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Email marketing

Why Your Email Database Is Worthless And I Wouldn’t Give You A Cent For It

Your email database is worthless and I wouldn’t give you a cent for it! Do you want to know why? Because you wouldn’t be able to tell me how much each email record is worth to your business right now. And if you don’t know that, then we have to assume the value is R0. You see, sending email to your customers, because you think it’s the right thing to do, and actually monetizing your email database, are two different things.

Don’t get me wrong, if you simply stay in touch with your customers because that’s all you want to do with your email marketing strategy, that’s cool. I wish more companies would, at the very least, use email to “stay-in-touch”.

BUT

Businesses that know how to monetize their customers via email, understand that each record on their customer database has a Rand value attached to it. They look at the data as an asset and every asset has a value.

If you don’t know how to assign a value to your email database, listen up for a second.

  • Revenue Per Record Metric

If you generate R100 000 per month from your email marketing efforts and you have 100 email records on your database, then every email record is worth R1000 per month in revenue. And in a financial year that record would have generated R12 000 for your business. The important thing, when looking to apply a value to your email database, is the following:

You need to make sure that all revenue (product sales or services rendered) is tracked back exclusively to your email marketing efforts.

Here is a quick example to better illustrate my point:

John and Jess have a medium-sized insurance brokerage. They have 2500 clients on their books and have built up a great annuity based business. They only sell car and home insurance policies, so a company looking at marketing life cover approached them with cool cross-sell marketing opportunity. When John sends out his monthly client newsletter via email, they will pay him R100 for every client looking for a comparative life insurance quote.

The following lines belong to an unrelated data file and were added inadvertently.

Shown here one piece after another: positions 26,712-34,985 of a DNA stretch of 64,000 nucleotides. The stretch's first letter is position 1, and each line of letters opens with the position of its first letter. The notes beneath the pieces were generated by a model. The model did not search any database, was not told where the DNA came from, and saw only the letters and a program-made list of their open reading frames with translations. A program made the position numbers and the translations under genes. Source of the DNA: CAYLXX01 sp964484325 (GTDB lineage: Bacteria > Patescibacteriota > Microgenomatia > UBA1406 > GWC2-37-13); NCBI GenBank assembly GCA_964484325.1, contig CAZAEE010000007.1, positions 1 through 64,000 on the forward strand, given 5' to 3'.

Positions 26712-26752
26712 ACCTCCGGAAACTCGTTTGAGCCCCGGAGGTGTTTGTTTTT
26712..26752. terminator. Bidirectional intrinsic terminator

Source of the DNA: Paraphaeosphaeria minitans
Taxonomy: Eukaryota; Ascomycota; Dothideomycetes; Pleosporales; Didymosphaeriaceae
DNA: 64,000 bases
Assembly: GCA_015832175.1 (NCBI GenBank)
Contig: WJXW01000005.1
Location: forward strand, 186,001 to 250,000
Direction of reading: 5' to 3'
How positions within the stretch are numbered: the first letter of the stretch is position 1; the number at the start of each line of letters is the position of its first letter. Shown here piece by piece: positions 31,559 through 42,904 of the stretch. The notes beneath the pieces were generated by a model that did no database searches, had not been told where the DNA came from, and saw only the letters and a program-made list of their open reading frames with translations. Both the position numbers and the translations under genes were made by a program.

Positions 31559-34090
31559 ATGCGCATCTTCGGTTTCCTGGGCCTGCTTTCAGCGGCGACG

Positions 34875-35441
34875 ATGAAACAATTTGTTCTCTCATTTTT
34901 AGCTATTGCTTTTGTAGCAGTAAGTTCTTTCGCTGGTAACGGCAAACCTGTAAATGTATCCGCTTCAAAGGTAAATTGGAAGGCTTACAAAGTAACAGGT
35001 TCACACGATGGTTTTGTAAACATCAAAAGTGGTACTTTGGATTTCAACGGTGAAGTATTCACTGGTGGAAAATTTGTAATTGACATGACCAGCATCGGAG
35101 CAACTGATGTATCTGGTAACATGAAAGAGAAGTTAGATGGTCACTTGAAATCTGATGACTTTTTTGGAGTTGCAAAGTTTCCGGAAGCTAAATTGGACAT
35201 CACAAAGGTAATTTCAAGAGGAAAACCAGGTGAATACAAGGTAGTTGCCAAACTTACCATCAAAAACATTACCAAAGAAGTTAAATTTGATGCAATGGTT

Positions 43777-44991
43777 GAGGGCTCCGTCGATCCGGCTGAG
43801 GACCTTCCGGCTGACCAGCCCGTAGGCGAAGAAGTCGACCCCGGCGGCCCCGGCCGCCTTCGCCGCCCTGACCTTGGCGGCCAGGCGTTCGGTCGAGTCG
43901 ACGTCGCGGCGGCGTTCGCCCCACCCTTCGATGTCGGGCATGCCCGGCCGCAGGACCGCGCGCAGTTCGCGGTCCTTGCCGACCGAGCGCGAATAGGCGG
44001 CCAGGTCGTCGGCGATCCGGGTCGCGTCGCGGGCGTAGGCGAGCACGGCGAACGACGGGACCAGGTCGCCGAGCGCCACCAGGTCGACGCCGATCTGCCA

No risk to John and Jess because they only do car and home insurance and it could be a nice value add to their clients, not to mention a new potential income stream in their business.

In his next email newsletter, John mentions the 3rd party life company and manages to generate 200 leads for them. Customers looking for a comparative life insurance quote filled out a call-back form on John’s website and their details were handed over to the affiliate business via email.

200 leads generated via John’s email newsletter x R100 per lead = R20 000 in revenue.

If we divide that revenue by the amount of email records John has on his database (his 2500 customers) that would be R8 in revenue per record.

This is a very simple example, but you get the point. Money earned from email marketing efforts, divided by the number of email records gives you a revenue per record metric.

  • Gross Profit Per Record Metric

But what about the costs? Doesn’t it cost money to send email?

Yes it does, and if you really want to sharpen your pencil and work out how much profit each email record is worth, then you have to knock off your costs (hard and variable).

You don’t get into business to make revenue, you get into business to make profit!

The good news is that sending email is pretty inexpensive. The cost of sending email is really cheap. That’s why it has such a high yielding ROI.

Let’s assume that it costs John 20c to send one mail. His last newsletter email send of 2500 would have cost him R500. If we knock that off the revenue earned, his gross profit would have been R19 500 and that means the gross profit of every record would be R7,80.

Again, this is a very simple example, but what you need to remember is that in order to work out your gross profit per record metric, you need to be able to account for all your emailing costs.

Those costs might include:

  • The cost of  sending your email
  • The cost of generating a great newsletter template
  • The copywriting cost

Before I sign-off, consider this:

If I gave you a bag of beans, it would be a bag of beans. But if I gave you a bag of beans and told you each bean was worth R10, what would you do next?

  1. You would count them to work out how much money you had in your hands.
  2. You would start asking yourself how you could acquire more beans.
  3. You would start working on how you could possibly make each bean worth R15 instead of R10.

If you have a customer base with email addresses and you don’t know the value of each record, you need to ask yourself why that is? Because all you have is a bag of beans at this stage.

And if it’s only because you haven’t started monetizing that email base, well then you can always drop us a line.

Until next time.

Brendan

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